The Osthafen: Colourful shipping containers and the feel of faraway lands
This place is unknown to us. That's what we thought when we made our way past Honsell Bridge and walked around Osthafen 1. That's the harbour’s correct name, by the way. There’s an Osthafen 2 as well, located much further east, beyond the A661 motorway.
We read up a little on Frankfurt’s main harbour beforehand and learned that Osthafen 1 is also called Unterhafen, or Lower Harbour, and that it’s the oldest and largest part of Frankfurt’s river port (along with Gutleuthafen and Osthafen 2). Aside from the cargo-handling companies and commercial enterprises, Osthafen 1 is also home to the water police and Fire Station 2.
Osthafen 1 has its own track network, some 52 km in length. It is directly connected to the regional and national rail networks. The main task of the harbour railway is to provide rail services to the port residents on the so-called last mile of the harbour.
Frankfurt’s harbour has been an important transhipment centre for all kinds of goods since the Middle Ages. It continues to play an important economic role for the Frankfurt and the Rhine-Main region, even today.
The River Main is part of the transcontinental Rhine-Main-Danube waterway link and thus an important connector between a number of key North Sea ports, various important German business locations and numerous countries bordering the Danube. Today, around 10 percent of all goods in Germany are transported by ship. This figure corresponds to a total volume of around 240 million tonnes of goods per year.
The water level is currently very high, and so the excursion boats are “parked” at Eastern Harbour for safety reasons. We are happy to see the catering boats moored along the riverside, and they immediately bring to mind fond summer memories.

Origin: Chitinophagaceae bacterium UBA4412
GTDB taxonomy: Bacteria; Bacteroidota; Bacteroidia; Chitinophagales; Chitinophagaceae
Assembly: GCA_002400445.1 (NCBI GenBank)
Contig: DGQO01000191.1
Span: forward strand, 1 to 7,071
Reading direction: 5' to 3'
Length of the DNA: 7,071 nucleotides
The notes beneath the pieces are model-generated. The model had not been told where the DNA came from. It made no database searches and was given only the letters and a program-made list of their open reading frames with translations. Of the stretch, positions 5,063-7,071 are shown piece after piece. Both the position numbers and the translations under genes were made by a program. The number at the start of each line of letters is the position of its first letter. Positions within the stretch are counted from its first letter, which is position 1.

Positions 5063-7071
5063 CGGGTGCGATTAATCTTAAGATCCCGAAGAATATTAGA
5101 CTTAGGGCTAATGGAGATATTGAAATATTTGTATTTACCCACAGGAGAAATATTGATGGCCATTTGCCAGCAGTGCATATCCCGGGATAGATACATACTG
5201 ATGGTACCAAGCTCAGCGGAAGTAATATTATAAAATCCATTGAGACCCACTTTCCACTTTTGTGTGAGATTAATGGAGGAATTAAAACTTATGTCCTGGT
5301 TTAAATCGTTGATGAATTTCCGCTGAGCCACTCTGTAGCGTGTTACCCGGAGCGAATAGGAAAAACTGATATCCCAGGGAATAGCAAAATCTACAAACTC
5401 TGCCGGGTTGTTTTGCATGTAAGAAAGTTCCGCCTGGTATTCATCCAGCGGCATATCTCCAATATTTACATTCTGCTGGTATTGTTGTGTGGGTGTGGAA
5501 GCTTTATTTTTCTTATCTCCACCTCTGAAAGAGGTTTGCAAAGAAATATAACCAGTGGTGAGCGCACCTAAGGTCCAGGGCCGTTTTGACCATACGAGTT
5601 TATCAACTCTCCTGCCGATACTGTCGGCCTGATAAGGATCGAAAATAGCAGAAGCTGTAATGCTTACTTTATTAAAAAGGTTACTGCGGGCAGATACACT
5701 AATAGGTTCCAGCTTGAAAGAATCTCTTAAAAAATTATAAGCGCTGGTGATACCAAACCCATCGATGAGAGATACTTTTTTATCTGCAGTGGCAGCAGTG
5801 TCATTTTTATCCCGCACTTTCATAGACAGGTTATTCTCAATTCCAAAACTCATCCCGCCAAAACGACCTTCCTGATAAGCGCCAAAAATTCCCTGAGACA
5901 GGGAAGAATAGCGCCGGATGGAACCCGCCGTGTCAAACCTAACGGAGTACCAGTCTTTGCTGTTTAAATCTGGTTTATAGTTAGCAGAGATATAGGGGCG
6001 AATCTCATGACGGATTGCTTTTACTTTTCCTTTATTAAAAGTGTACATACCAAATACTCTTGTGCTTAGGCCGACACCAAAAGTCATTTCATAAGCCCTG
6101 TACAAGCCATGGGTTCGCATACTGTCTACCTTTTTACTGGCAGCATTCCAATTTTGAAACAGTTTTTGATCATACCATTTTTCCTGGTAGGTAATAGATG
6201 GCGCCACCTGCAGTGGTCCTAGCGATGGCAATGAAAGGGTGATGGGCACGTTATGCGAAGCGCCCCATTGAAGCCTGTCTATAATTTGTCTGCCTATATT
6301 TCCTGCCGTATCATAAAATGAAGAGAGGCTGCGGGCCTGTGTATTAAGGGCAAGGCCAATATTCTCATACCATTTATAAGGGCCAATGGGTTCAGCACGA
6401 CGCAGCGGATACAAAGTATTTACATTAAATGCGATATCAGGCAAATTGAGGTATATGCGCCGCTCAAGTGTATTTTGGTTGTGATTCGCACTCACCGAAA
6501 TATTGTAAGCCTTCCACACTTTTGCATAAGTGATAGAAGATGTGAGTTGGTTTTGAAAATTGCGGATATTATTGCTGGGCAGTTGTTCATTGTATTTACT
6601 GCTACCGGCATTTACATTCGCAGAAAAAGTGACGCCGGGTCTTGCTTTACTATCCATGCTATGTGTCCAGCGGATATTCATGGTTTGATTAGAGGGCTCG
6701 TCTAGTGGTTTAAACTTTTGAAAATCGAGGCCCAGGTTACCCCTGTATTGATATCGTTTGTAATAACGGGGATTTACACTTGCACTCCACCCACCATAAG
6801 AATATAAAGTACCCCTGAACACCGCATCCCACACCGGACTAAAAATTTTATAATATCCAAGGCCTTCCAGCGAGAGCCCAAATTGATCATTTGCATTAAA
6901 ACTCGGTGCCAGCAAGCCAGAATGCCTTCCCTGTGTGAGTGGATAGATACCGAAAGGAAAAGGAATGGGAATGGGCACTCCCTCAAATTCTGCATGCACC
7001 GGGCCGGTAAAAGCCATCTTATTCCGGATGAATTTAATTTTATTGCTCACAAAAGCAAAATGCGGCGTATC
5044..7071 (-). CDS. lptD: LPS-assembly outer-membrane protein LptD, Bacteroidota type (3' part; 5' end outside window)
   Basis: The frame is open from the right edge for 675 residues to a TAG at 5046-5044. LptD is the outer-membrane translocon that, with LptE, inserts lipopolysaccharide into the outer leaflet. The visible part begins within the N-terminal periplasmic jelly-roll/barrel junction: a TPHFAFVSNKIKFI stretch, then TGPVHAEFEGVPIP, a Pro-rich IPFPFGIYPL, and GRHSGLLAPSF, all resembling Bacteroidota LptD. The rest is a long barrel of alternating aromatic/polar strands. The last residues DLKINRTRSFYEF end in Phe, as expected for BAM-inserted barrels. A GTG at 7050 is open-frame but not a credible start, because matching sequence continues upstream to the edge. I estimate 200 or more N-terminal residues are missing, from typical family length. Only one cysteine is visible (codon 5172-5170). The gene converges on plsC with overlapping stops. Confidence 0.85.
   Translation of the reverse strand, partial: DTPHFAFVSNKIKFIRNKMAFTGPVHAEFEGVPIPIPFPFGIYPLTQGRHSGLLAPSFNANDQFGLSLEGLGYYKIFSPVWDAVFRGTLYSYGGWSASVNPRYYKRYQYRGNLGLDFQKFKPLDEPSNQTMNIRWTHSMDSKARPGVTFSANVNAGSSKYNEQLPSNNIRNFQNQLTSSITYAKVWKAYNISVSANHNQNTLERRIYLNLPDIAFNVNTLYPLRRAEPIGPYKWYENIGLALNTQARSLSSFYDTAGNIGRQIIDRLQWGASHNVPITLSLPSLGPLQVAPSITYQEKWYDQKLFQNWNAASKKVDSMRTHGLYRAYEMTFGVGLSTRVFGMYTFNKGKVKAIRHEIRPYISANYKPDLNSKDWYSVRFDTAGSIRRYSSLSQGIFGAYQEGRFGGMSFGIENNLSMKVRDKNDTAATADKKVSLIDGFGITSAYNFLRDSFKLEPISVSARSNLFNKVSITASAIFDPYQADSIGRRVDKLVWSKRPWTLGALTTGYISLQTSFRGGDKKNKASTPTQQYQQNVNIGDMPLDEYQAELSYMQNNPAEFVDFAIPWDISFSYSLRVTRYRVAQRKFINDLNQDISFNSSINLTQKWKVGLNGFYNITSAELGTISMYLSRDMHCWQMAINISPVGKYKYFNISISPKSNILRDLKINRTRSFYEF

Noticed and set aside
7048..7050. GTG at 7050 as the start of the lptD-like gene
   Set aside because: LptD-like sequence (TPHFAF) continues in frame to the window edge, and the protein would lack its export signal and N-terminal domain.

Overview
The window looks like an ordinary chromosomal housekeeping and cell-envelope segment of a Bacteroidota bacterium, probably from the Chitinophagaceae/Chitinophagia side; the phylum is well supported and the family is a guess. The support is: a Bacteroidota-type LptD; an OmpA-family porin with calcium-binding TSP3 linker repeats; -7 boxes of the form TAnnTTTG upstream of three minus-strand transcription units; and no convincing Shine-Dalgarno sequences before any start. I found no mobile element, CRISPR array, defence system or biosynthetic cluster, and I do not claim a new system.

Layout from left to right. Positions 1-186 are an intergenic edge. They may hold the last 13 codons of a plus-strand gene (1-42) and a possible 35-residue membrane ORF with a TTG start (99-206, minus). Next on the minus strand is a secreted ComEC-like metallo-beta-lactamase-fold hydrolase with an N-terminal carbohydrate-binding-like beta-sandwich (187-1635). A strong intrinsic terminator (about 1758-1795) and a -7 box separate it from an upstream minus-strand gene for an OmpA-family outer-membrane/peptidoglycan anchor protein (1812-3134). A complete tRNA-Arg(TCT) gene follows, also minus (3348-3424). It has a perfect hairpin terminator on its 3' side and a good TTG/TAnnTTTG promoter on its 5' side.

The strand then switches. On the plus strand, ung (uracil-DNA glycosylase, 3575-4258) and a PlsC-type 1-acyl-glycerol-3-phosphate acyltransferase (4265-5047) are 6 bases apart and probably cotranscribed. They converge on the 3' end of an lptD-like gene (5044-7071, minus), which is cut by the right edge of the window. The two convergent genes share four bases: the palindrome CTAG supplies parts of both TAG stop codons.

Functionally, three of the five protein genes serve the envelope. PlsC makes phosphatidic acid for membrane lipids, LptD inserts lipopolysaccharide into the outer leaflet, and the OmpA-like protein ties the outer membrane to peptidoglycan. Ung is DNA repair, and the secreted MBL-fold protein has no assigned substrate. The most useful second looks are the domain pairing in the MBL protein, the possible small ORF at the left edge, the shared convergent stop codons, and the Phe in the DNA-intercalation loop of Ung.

Fortunately, today’s a sunny day, which makes it possible for us to take some very nice photos.
At the end of Querstraße we turn right and pass Schwedlersee. We know this lake from the exciting summer events usually held here. Schwedlersee is an artificial lake, excavated during the expansion of the northern harbour basin, but never connected to it. The basin filled with groundwater years ago and has since served as a recreational area and swimming pool for a local swimming club. Only members of the club are allowed to swim here.
We come to Schmickstraße and turn towards the city centre. There’s a lot of lorry traffic here, which makes us think that it’s probably more pleasant to stroll along the narrow footpaths on weekends. But there are also some great photo opportunities and so we snap away happily.
We now arrive at Schmickbrücke. This iron truss bridge from 1912 is a real gem, and most definitely worth a photo or two.
After about 45 minutes, we come are back at our starting point, Honsellbrücke, which is always a highlight thanks to its fantastic views.
For once, we do not take a skyline photo, but a panorama snapshot of the Eastern Harbour – and we are pleased to have discovered another unknown part of Frankfurt. And this without having met a single soul. And that, unfortunately, is not quite irrelevant these days.